UK scientist to head next big European research project

Professor John Womersley
(Credit: STFC)

12 May 2016: STFC Chairman Professor Sir Michael Sterling today welcomed the announcement that Professor John Womersley has been appointed as the leader of Europe’s next major science project. The Board of the European Spallation Source (ESS), now under construction at Lund in Sweden, have appointed Professor Womersley as Director-General with effect from 1 November 2016.

Professor Sterling said the ESS neutron source will be the world’s best and biggest microscope for the structure of matter when ready for science from 2023. The UK is playing a key role in the design and construction of the project, and Professor Womersley’s appointment as the project’s leader is further recognition of Britain’s place as a leading science nation. Arrangements for his replacement as Chief Executive Officer of the Science and Technology Facilities Council will be announced in due course.

“The ESS is a world-class multi-disciplinary project, with input from 15 countries across the continent. I am honoured to have been chosen to lead the ESS during this crucial construction and scientific commissioning stage,” Professor Womersley said.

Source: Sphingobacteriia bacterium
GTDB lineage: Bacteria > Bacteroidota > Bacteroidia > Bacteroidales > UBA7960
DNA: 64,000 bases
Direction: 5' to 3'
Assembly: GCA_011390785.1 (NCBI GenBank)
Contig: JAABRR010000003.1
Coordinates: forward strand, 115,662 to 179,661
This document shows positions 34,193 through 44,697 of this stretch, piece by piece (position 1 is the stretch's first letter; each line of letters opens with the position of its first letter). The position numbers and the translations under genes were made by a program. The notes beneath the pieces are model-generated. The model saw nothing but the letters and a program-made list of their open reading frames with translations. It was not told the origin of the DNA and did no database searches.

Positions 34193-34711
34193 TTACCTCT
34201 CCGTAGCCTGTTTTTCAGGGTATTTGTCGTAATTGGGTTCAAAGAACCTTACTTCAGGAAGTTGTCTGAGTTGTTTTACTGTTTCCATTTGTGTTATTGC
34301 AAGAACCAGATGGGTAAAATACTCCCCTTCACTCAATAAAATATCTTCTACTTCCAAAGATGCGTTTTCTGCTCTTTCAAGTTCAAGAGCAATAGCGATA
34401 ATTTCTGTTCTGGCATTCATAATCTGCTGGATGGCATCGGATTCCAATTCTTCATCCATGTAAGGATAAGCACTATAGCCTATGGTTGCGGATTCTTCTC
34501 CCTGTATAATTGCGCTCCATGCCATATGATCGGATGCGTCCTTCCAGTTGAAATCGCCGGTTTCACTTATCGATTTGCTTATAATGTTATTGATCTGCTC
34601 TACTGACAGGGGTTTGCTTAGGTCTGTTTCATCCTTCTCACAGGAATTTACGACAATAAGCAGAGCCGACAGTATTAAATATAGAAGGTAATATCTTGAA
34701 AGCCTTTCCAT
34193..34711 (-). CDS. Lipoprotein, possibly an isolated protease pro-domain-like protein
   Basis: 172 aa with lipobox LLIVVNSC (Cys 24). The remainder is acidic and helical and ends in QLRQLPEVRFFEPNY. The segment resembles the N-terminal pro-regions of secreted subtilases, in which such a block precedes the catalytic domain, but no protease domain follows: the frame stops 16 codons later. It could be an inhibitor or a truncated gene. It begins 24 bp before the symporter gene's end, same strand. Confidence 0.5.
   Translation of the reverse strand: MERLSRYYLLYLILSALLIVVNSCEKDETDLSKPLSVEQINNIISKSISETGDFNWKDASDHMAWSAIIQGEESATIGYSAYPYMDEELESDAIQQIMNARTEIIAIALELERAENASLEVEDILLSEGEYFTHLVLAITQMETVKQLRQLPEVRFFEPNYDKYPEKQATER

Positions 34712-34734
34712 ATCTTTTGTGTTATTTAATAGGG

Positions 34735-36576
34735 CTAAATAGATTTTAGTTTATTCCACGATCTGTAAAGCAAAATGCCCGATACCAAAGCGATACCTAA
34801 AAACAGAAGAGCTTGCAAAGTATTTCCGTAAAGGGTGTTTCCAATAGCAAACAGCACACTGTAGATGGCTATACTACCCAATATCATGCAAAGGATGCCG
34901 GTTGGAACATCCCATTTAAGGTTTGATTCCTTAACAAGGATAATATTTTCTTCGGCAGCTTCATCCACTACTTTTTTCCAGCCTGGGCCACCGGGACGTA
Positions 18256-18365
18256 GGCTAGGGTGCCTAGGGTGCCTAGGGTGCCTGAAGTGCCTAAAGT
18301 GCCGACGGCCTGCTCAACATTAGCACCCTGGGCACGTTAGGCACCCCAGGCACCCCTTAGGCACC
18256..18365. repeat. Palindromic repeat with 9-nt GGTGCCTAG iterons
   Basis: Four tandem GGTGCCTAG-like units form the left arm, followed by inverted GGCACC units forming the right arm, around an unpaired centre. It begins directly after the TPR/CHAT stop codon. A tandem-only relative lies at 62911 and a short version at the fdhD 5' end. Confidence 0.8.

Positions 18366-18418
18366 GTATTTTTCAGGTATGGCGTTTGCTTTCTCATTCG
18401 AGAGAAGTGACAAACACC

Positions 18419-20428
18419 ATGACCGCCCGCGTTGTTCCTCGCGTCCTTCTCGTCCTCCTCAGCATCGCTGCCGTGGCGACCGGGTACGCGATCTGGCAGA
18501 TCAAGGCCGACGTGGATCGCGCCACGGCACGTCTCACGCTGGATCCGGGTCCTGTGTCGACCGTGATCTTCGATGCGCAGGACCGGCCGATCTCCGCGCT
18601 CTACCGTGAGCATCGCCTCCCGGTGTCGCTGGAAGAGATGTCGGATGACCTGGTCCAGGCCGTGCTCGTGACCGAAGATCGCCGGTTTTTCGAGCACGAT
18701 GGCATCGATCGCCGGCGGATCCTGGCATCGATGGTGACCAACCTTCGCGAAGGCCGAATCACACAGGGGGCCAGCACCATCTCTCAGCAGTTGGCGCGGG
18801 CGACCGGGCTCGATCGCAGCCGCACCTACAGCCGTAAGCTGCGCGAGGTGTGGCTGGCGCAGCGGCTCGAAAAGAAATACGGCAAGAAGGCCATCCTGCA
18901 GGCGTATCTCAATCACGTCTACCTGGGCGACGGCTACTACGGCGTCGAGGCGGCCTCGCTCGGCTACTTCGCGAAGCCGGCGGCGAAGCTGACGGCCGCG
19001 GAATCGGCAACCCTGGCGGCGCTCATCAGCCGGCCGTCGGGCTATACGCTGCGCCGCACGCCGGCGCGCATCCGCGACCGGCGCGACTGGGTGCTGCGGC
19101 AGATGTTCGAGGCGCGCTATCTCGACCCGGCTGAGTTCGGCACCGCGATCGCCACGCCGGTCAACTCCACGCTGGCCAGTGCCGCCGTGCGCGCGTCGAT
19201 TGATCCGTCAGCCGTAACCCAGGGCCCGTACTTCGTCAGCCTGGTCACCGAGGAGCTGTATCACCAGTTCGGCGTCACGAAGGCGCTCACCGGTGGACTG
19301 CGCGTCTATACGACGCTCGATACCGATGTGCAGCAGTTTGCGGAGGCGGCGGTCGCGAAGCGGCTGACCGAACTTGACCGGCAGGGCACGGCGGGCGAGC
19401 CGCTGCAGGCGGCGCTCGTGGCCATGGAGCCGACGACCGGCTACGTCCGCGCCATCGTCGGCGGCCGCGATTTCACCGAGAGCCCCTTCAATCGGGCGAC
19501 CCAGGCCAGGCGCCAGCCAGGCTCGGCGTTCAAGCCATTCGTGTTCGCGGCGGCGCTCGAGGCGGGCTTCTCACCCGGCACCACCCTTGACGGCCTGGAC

He said he would leave STFC after 11 exciting and rewarding years, including the past five years as Chief Executive, which included stunning scientific achievements from STFC’s research partnerships including the discovery of the Higgs boson in 2012, the first detection of gravitational waves in 2015, and breakthroughs in health care, clean energy, security, environment and more, and the successful development of STFC’s two Science and Innovation Campuses.

Professor Womersley said: “In addition to the science and innovation successes, I am particularly proud of the fact that STFC’s scientific excellence and societal impact has been recognised with new funding, and new facilities. I leave STFC in a very strong position for the future and wish my successor well as they continue to invest in world-class science and continue the important work of building closer links with the other research councils.”

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